For its entire service life, No. 2101 pulled many freight and passenger trains from 1945 to 1956 when nearly all steam on the Reading was sent to scrap, except for five T1s: 2100, 2101, 2102, 2123 and 2124. No. 2101 was cared for in the Reading's Roundhouse from 1959 to 1964 as a standby locomotive for the famous "Iron Horse Rambles". October 17, 1964, saw the 50th and last Ramble excursion when rising operational costs and deteriorating track forced the end of these special fan trips. Afterwards, No. 2101 was sold along with No. 2100 in September 1967 to Streigel Equipment and Supply of Baltimore, Maryland, where it would be stored for the next eight years.

Excursion service Edit

In 1975, the country was gearing up for America's Bicentennial and plans were underway for The American Freedom Train which would travel across the country stopping in dozens of cities and pulled by steam locomotives. Led by Ross Rowland, a nationwide search was carried out to search for locomotives in restorable condition to pull the train. Southern Pacific 4449 and Reading No. 2101 were selected for the trip (A group of dedicated preservationists in Ft.[1] Worth also rebuilt a steam locomotive that would pull the train in Texas, Texas and Pacific 610). No. 2101 was pulled from the scrapyard and restored to operating condition on March 28, 1975 in only 30 days in the same building where it was constructed from a 2-8-0 nearly 30 years earlier—and painted as "American Freedom Train #1".

No. 2101 in the course of its Chessie Steam Special in Plymouth, Michigan, 1977

No. 2101 pulled the eastern section of the trip before giving it to the SP 4449 in Chicago for the western section. On the return trip east, No. 2101 again took charge of the train at Birmingham, AL and pulled the train through much of New England, handing the train back to the SP 4449 at the Pentagon.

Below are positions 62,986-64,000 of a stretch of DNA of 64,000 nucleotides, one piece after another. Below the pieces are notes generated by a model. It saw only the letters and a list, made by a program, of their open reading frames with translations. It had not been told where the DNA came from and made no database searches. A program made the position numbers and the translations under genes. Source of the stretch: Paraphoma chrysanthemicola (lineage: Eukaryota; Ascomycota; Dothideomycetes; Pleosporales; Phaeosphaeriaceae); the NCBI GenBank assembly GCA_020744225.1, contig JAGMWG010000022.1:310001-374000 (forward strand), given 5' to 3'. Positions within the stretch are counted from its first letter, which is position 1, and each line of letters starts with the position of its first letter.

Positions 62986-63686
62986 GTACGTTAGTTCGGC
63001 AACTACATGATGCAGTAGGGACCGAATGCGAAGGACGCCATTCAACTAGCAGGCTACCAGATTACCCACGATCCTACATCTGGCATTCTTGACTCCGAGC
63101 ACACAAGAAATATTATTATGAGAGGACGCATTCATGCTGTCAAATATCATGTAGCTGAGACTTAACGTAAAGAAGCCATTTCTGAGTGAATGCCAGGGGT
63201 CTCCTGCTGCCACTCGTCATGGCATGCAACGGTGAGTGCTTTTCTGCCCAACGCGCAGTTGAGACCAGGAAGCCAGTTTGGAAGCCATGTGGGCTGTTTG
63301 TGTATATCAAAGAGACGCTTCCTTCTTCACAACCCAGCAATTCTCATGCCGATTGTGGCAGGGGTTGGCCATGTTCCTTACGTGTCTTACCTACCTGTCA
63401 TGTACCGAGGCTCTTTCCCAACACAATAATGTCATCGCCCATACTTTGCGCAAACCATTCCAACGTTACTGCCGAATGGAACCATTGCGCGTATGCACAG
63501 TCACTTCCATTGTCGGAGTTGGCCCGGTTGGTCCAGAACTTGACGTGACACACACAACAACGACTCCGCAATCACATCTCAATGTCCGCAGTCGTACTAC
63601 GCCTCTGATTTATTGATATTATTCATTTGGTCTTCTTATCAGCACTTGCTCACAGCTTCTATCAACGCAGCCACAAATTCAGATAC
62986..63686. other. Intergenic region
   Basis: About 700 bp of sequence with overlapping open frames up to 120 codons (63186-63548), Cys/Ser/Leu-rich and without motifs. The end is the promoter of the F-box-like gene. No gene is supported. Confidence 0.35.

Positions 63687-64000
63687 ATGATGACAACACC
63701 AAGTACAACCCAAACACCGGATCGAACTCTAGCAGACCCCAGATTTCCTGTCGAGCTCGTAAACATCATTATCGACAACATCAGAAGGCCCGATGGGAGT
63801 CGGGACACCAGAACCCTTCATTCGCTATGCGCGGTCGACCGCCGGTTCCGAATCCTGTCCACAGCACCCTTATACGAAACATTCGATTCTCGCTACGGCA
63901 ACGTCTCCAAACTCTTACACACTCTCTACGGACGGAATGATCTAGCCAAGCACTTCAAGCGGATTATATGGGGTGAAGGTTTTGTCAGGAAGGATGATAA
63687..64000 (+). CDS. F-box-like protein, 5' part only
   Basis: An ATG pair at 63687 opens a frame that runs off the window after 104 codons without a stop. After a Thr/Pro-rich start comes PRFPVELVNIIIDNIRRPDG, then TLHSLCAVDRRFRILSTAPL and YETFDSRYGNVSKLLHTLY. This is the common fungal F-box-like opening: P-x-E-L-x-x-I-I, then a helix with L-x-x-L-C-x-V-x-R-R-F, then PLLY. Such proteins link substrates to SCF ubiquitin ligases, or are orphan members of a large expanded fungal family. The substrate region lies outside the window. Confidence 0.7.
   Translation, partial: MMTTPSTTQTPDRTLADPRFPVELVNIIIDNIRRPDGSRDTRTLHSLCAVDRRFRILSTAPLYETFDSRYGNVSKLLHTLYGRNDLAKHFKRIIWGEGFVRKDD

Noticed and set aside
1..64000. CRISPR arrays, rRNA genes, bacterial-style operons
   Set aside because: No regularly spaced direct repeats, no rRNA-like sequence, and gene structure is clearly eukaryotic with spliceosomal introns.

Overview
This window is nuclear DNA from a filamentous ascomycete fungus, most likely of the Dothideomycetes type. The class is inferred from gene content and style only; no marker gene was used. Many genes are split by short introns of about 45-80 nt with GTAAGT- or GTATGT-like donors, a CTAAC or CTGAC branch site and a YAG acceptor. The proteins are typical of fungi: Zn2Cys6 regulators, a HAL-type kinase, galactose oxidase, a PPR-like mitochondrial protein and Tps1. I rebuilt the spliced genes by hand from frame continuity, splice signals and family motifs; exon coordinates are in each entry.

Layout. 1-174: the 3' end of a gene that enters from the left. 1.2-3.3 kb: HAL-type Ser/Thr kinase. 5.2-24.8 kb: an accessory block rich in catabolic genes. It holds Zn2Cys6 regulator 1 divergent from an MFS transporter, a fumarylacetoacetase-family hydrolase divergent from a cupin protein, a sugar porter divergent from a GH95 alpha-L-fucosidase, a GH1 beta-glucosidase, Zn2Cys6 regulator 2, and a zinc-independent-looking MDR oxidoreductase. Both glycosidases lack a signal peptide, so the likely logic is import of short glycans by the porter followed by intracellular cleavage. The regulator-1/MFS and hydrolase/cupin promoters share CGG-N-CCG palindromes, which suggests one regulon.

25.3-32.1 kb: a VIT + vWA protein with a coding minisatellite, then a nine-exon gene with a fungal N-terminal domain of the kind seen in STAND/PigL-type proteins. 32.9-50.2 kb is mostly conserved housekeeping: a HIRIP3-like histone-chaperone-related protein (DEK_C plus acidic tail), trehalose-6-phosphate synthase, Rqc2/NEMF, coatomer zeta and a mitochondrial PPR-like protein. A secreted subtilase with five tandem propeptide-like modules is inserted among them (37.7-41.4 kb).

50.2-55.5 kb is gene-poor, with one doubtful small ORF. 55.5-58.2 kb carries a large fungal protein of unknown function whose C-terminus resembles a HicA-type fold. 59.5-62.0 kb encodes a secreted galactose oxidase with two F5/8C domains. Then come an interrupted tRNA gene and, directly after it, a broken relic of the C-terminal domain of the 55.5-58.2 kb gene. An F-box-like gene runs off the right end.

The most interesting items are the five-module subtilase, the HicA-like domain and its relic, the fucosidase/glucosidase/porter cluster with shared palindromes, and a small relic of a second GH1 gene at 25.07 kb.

Less than two years later, No. 2101 was repainted into a bright yellow and orange livery and pulled many excursions arranged by Ross Rowland on the Chessie System as the "Chessie Steam Special" to celebrate the 150th birthday of the Baltimore and Ohio Railroad before becoming victim to a roundhouse fire caused by a faulty electricity in Russell, Kentucky, around 1979. While most damage was cosmetic, it was damaged to such an extent that it would need a complete overhaul to be in service after the fire.

Disposition Edit

After the fire incident, it was then decided that No. 2101 would be retired once again and would be traded to the B&O Railroad Museum for Chesapeake & Ohio 614 where it would haul the 1981 Chessie Safety Express from Baltimore to Hagerstown and return. Since then it has been cosmetically restored as "American Freedom Train #1" and is on static display. Upon restoration after the fire, its tender was swapped for the tender belonging to No. 2100. When locomotive No. 2100 was restored, the No. 2101 tender was also restored and converted to oil. The 2100 loco and No. 2101 tender were stored together in Richland, Washington until April 2015 when they were shipped to Cleveland, Ohio for restoration to operating condition, and will be converted back to burn coal once again. As of 2022, No. 2101 still remains on static display at the museum.

Accidents and incidents Edit

References Edit

  1. ^ a b c "Class T-1 4-8-4 Northern, Nos. 2100, 2101, 2102, 2124". Reading Company Technical & Historical Society.
  2. ^ "Steam Giants".

External links Edit